Transporters demand cargo owners to be prosecuted for overloading

Updated: March 29, 2011

Casting the net wider to prosecute cargo owners and not just transporters and truck drivers is among proposals being considered to save key investments in Kenya’s road networks.

Kenya Transport Association (KTA) chairman Paul Maiyo says the Government and stakeholders must end blame games for the sorry mess in road transport, and instead take radical measures to stamp out overloading.

Up to $960 million (Sh81 billion under current exchange rates) investment is being put at risk by truck owners ignoring maximum axle load limits on the Northern Corridor a network of roads that links Uganda, Rwanda, South Sudan and the eastern DRC to the port of Mombasa.

This network of roads is a lifeline to most of these landlocked states that rely on the port to import and export goods. The $960 million is what the Government is investing in the Northern Corridor Transport Improvement Project from public and donor funds.

Both cargo and truck owners are working with corrupt police officers manning various weighbridges to flout the axle load rules and make an extra shilling.

In the process, they are shortening the lifespan of newly-built roads and those reconstructed in the last five years. Much of the private funds invested in the NCTIP must be repaid with taxpayers money at interest, yet the full value of the network will not be realised if its lifespan is shortened.

The Kenya National Highways Authority (KeNHA) has 13 weighbridges across the national roads networks meant to check ensure trucks are sticking to the recommended axle load limits.Near collapse

The weighbridges are located at Mariakani, Mtwapa, Athi River, Isinya, Juja, Gilgil, Mai Mahiu, Eldoret, Malaba, Kisumu, Webuye, Busia and Isebania.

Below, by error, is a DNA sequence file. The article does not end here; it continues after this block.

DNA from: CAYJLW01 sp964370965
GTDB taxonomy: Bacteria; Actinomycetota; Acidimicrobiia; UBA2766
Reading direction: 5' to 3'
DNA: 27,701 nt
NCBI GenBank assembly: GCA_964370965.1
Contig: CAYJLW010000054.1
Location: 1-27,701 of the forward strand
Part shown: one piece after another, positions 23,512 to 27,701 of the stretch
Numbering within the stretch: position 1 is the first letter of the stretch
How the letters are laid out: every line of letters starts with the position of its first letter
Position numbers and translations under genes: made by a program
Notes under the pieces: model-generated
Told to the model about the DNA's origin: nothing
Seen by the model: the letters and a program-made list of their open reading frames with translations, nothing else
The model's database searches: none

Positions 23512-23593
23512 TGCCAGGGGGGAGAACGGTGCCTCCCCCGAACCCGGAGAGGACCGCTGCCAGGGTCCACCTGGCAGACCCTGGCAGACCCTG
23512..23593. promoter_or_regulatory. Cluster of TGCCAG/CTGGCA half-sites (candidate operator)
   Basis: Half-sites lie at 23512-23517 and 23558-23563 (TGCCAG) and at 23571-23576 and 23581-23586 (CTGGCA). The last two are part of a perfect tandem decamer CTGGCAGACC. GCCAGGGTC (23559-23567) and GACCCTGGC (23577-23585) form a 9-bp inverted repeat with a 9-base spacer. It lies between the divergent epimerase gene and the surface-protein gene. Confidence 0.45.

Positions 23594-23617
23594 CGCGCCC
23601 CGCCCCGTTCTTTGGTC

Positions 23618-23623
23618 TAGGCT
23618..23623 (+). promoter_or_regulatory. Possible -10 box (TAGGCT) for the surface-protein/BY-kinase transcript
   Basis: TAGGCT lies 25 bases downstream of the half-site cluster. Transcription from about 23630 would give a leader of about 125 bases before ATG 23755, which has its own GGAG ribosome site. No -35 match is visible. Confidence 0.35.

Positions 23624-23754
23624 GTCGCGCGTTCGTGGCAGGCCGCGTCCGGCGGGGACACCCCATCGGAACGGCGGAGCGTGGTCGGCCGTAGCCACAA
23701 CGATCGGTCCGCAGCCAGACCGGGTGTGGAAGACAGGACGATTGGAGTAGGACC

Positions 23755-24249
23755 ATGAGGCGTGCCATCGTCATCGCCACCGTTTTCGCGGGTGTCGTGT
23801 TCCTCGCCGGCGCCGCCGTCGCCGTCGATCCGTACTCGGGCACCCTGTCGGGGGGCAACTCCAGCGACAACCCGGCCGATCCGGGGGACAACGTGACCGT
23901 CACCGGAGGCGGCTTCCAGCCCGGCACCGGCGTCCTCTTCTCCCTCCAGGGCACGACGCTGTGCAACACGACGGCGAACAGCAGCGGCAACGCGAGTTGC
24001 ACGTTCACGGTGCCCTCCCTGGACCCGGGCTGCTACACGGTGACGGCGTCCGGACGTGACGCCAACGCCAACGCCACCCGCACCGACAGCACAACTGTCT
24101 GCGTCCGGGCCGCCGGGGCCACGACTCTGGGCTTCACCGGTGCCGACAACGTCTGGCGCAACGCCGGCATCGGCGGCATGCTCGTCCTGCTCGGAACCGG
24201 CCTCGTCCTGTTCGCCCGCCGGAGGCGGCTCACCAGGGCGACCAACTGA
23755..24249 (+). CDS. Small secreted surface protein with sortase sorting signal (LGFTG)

Because of the near collapse of the Kenya Railways cargo business, 95 per cent of cargo leaving the port to various inland destinations are ferried by road.

Privatization of weighbridges has slightly reduced the problem of overloading, but the dragnet is yet to catch all the agents of road destruction.

High cost of fuel particularly diesel, lack of Government incentives in renewal of transport fleets and outright corruption play out to perpetuate excess loading of trucks.

The overloading menace has now posed concern to stakeholders particularly the Kenya National Highway Authority (KeNHA) that spends about Sh80 billion of taxpapers money annually to fund the construction of roads. Last year, 2,208 of the 382,000 trucks weighed were penalised Sh95.5 million for overloading.

And as the country confronts the daunting task of stopping road damage by excess loads, hauliers are in agreement that weighing trucks at the source of cargo could effectively tackle overloading.

KTA and the Road Transport Association (RTA), which represent most truck owners, are also recommending establishment of weighbridges at the port and other cargo sources, to save roads.

Cargo should be weighed at the port, various yards and company premises where it originates to beat corruption at weighbridges and foreign ports should also be sensitised on compliance with the loading of containers to acceptable weights, says KTA chairman, Maiyo.